Its Building Is Getting Torn Down In Two Years Regardless, So Uptown Asian Fusion Spot Hot Joy Is Embracing Its Looming Deadline And Really Living It Up.

Hot Joy.
3130 Lemmon Avenue.

What if you had just two years left to live? Yeah, that sounds a little dark. But stay with me.

You’d eat what you want, drink what you like, travel the world and certainly have more than a little fun doing it. And, perhaps most of all, maybe you wouldn’t take yourself so seriously all of the time.

Well, that’s what two-year pop-up (and San Antonio clone stamp) Hot Joy is doing over off Cole and Lemmon Avenue.

In two years, the building housing the recently opened Asian restaurant is slated to be torn down. No matter how successful things go here, operators are going to have to pack their things up for good or relocate to another location.

But Hot Joy is using that limited run to its advantage, using every night to go big. If you walk right in and squint a little, you might sorta recognize the place. It used to be something almost as kitschy as that it is now. This building used to house a Texas Land & Cattle steakhouse — as in, peanut shells on the floor, wooden log cabin walls and countless smoked filets. Now, the peanut shells are long gone and the log cabin walls have been swathed in bright red paint meant to make them look more like giant lacquered bamboo sticks.

Other updates — like vibrantly tattooed murals that cover the walls and funky Chinese lamps, dragons and lanterns that pepper the rest of the space — make the spot, which is open from 5 p.m. to 10 p.m. every Monday through Saturday, look like the Asian section of World Market. I mean that in a good way, too.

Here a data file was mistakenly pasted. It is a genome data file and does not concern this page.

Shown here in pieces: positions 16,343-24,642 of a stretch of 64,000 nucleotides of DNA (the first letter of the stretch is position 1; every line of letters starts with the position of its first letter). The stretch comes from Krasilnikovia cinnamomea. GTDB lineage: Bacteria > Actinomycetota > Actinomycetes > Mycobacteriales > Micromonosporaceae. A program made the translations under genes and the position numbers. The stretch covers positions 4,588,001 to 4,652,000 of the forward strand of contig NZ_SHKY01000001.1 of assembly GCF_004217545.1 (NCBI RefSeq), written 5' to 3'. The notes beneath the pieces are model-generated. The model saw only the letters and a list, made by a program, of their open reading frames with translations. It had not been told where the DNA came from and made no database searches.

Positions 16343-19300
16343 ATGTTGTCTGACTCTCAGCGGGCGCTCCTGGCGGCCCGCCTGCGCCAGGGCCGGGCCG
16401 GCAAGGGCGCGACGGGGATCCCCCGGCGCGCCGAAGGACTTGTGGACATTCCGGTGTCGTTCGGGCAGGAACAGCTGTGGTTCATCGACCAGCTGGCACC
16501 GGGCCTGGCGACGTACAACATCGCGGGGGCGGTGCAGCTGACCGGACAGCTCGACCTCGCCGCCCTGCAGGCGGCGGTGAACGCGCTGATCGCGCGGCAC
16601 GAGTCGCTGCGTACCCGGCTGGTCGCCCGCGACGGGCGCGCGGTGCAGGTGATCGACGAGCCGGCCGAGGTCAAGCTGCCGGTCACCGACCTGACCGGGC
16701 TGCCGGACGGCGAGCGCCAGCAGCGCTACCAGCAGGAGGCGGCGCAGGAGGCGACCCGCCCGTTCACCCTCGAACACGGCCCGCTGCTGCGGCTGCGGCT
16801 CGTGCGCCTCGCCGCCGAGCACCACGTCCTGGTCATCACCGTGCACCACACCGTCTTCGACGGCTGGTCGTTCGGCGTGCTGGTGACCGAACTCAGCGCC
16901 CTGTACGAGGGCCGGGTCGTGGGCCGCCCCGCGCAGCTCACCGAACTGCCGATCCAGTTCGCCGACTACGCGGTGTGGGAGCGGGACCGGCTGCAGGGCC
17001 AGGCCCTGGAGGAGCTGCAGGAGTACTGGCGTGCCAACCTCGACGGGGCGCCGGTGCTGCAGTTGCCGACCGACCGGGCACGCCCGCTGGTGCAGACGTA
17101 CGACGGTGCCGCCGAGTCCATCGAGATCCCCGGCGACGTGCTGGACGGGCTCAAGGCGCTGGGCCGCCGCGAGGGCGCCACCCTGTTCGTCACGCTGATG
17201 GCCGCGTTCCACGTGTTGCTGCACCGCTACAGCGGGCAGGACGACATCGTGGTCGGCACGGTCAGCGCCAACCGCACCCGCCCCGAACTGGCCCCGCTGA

This spot is fun.The cocktails help things in that regard. Most of the cocktail menu centers around tiki drinks with punny names: A “Water Man Laan” is made playfully pink with watermelon juice, but grown up with white pepper syrup and a kick of white rum; the “Tom Kha’llins” puts a Thai spin on the classic Collins cocktail. If you’ve been to the San Antonio flagship, you’ll notice that Dallas’ cocktails differ slightly, with the team behind this new location really flexing behind the notion of having a good time.

When it comes to food, Hot Joy owner Chad Carey defines the menu as “big, spicy and funky,” and “inspired by China, Texas, Vietnam, Japan, Louisiana, Thailand, Mexico, Malaysia and anything else that lights up our brain!” The menu’s flavors bounce around the world, stopping to combine a couple countries of origin here and there, like the Southern Fried Chicken Steam Buns (Louisiana and China), the Cheeseburger Spring Rolls (Texas and China) and the Black Sesame Mole Chicken (Japan and Mexico). The dishes are unpredictable, which makes for nothing if not an exciting addition to the Uptown dining scene.

When your meal is through, odds are you’ll have tried something new. And perhaps you’ll have also found a new appreciation for bold sauciness in the face of a looming deadline.

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